Magnets
”). There was the midwestern publishing girl who demanded that the apartment be absolutely quiet so that she could concentrate on reading manuscripts. Not to mention an NYU graduate student, from Tel Aviv, who served Sylvie with papers threatening to sue her over some vague misunderstanding about a mattress.

Sylvie decided here to drop the matter of the security deposit casually, without any alarming or predatory emphasis, in the blameless tones of a plucky young thing all alone in the big city. Cassandra thought: It’s for Sylvie. I love her. And that was that. She made up her mind that she would be happy to give her the money, and said so. Also, she thought to herself, if one of these days she ever did move to New York, as Sylvie was always begging her to do, it was just possible that she would move in with Sylvie in that very apartment. So why not help her to get it? It would be a shame to let it go over a little thing like the security deposit when she, Cassandra, had the money and her beloved Sylvie didn’t.

“Tomorrow,” she said firmly, and Sylvie’s heart leapt. Success! was what she was thinking. “I’ll write you a check tomorrow, before you go back to New York. I wish I had known! I don’t have my checkbook on me today.”

“Actually”—Sylvie hesitated—“I was thinking cash.”

“Cash?” echoed Cassandra uncomprehendingly. She was not in the habit of turning down people who were so kind as to offer one checks herself.

Sylvie reiterated that yes, if there was one thing she had learned so far in New York City, it was that it was always better to have cash; cash, Sylvie reported to Cassandra, was king.

“All right,” Cassandra said, prepared to take her word for it. “But”—she found herself suddenly curious about something—“I thought you said you started working for Bitsy’s brother at his studio. Has he not paid you yet, or what?”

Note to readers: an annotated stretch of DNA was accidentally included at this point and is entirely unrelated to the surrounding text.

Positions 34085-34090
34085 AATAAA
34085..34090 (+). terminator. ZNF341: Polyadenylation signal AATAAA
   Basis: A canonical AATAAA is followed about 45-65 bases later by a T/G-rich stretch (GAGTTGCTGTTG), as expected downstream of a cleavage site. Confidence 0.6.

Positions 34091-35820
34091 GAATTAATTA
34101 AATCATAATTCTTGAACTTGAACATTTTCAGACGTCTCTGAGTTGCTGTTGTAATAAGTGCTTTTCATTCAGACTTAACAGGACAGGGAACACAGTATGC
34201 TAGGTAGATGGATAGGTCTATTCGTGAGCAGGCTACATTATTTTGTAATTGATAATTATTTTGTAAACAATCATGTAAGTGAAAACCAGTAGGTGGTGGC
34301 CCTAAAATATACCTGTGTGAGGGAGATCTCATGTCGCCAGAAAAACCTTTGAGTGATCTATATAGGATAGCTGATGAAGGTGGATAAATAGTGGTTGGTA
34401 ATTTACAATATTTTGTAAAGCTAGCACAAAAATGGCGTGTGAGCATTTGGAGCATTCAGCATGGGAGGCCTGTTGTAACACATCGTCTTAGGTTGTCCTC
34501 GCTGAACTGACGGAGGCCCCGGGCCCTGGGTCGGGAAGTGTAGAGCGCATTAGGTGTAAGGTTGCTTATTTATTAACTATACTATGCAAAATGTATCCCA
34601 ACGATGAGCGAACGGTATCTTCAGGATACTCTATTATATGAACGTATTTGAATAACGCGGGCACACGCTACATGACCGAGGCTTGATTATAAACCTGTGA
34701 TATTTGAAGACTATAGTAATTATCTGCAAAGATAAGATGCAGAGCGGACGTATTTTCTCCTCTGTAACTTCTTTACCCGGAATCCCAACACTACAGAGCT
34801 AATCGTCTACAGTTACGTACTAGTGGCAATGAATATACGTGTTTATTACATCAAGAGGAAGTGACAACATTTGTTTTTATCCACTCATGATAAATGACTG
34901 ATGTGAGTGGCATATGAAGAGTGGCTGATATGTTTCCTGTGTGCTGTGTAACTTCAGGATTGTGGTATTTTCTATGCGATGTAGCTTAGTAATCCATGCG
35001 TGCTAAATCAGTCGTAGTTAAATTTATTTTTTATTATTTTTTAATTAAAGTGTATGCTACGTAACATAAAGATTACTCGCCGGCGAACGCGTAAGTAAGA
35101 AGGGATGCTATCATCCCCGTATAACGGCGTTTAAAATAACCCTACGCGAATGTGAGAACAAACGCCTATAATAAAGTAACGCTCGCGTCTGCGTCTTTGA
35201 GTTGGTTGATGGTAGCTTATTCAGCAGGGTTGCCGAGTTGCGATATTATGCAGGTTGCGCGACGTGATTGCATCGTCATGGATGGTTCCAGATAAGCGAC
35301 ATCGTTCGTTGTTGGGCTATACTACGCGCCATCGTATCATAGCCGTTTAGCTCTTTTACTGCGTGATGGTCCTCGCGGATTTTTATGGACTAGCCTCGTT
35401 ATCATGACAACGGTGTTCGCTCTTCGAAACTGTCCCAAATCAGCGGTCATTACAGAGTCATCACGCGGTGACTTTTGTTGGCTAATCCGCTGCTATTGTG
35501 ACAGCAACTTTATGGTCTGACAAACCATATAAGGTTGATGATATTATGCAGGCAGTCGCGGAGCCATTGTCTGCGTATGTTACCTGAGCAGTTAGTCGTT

“He’s not going to pay me, Cassandra. It’s just an unpaid internship, to start. You have to understand how it works. He’s such a big deal! Everybody wants to work for him.”

“Do you like his work?” Cassandra asked her, genuinely curious because she respected Sylvie’s opinions and because they were close enough to being out of college that they actually believed that art still mattered. That it was sacred, even.

“Not at all, actually,” said Sylvie promptly, but this had not prevented her from agreeing to work for him for free or from falling into bed with him, either. A regime of regular, highly aerobic sex, much of it taking place amid collapsed cardboard boxes and unfinished canvases, had contributed to her looking so radiant these days. She hadn’t told Cassandra about Ludo, thinking that she might be jealous and because Gala, so much more experienced than either of them, was her chosen sexual confidante; one of those was enough, Sylvie felt.

The following afternoon, Sylvie met up with Cassandra on her lunch break and the two of them went and drank raspberry lime rickeys in the Sunken Garden at Radcliffe. After that they walked across the square to Cassandra’s bank, Cambridge Trust. It was a wonderful, homey, trustworthy, shabby-prep old bank of the kind that doesn’t exist anymore. Cassandra had opened a modest savings account there a number of years ago now, when she was still in high school. This was the reason she had the money to give Sylvie now. The picture on her Cambridge Trust bank card showed her in a peppermint-striped sundress, her fine blond hair worn long and parted, rather virginally, in the middle. At the time that photograph was taken, she was fourteen years old.

Cassandra got Sylvie cash out of the bank. The security deposit was one thousand dollars. Sylvie, taking that amount of money with what would have been to anyone but Cassandra a disturbing sense of casualness, entitlement even, remarked, “You know, I just closed my account here.”

“Oh, so you opened up a bank account in New York?”

“Yeah, Bank of America. It’s a chain, but—” They were sweet, diligent, well-trained Cambridge girls, given to saying things like
It’s a chain, but
. Sylvie went on, “It’s a chain, but I mean, that’s the way the world works now. And I just figured, you know, it’s not like I’m ever coming back here again, so…”

“No,” said Cassandra, accepting this.

Years later, when they were both nearly thirty, Sylvie and Cassandra had a conversation in which they both remembered Cambridge Trust fondly. And Sylvie, sitting on the kitchen counter of her apartment in Fort Greene, took a puff of her joint and remarked, “Actually, I think that the day I closed my account at Cambridge Trust was the day my childhood ended. And you know something?” She laughed. “It’s been all downhill ever since.”

Then Cassandra laughed, too. They laughed, that night, until they cried.